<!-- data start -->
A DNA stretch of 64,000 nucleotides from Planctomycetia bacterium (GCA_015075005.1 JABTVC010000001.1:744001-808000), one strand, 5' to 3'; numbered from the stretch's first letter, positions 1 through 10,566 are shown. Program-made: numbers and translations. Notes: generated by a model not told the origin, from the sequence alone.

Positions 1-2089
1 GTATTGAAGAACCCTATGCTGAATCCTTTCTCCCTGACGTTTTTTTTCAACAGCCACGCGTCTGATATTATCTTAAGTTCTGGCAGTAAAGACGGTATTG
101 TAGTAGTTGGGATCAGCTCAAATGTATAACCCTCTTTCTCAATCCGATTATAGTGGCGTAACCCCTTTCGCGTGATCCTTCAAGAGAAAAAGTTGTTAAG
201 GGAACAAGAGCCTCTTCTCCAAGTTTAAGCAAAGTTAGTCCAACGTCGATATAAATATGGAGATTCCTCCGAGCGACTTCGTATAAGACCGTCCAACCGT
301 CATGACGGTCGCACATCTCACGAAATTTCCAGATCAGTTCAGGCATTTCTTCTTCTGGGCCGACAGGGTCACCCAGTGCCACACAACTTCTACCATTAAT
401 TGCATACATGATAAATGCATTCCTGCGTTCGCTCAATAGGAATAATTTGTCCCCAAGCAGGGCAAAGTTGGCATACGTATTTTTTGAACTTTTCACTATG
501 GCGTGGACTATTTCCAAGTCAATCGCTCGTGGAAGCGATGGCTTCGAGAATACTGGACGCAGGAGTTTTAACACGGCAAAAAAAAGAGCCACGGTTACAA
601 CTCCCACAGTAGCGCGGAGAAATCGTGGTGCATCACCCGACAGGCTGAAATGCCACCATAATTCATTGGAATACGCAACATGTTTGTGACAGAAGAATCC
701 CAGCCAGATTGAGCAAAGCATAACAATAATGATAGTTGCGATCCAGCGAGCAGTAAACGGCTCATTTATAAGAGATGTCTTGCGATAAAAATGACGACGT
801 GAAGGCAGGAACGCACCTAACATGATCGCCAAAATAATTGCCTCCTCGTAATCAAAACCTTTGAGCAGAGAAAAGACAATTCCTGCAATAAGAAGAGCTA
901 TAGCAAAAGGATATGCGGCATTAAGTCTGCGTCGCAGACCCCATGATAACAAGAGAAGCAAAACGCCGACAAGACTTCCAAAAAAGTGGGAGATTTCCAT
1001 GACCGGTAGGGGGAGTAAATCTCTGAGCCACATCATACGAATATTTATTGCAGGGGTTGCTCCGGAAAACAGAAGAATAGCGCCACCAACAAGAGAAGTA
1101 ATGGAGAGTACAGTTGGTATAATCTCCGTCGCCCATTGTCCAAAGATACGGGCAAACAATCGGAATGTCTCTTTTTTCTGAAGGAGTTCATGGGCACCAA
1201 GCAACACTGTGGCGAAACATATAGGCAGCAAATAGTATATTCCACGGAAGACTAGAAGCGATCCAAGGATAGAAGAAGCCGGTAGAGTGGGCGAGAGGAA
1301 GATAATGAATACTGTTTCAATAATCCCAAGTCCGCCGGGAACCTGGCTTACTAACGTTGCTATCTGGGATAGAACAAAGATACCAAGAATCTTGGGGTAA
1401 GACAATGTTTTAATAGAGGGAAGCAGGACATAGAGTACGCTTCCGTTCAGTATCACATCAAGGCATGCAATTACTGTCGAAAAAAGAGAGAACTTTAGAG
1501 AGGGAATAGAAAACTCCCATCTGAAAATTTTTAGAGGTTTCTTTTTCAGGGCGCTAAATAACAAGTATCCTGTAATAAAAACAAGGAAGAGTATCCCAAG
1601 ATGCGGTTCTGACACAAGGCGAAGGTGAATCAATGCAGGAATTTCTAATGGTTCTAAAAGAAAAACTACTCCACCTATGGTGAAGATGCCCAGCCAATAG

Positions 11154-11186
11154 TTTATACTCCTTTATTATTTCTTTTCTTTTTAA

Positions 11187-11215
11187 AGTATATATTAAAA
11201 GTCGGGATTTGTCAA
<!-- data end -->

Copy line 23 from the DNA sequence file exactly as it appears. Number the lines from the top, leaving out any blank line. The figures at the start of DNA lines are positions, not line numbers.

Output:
11187 AGTATATATTAAAA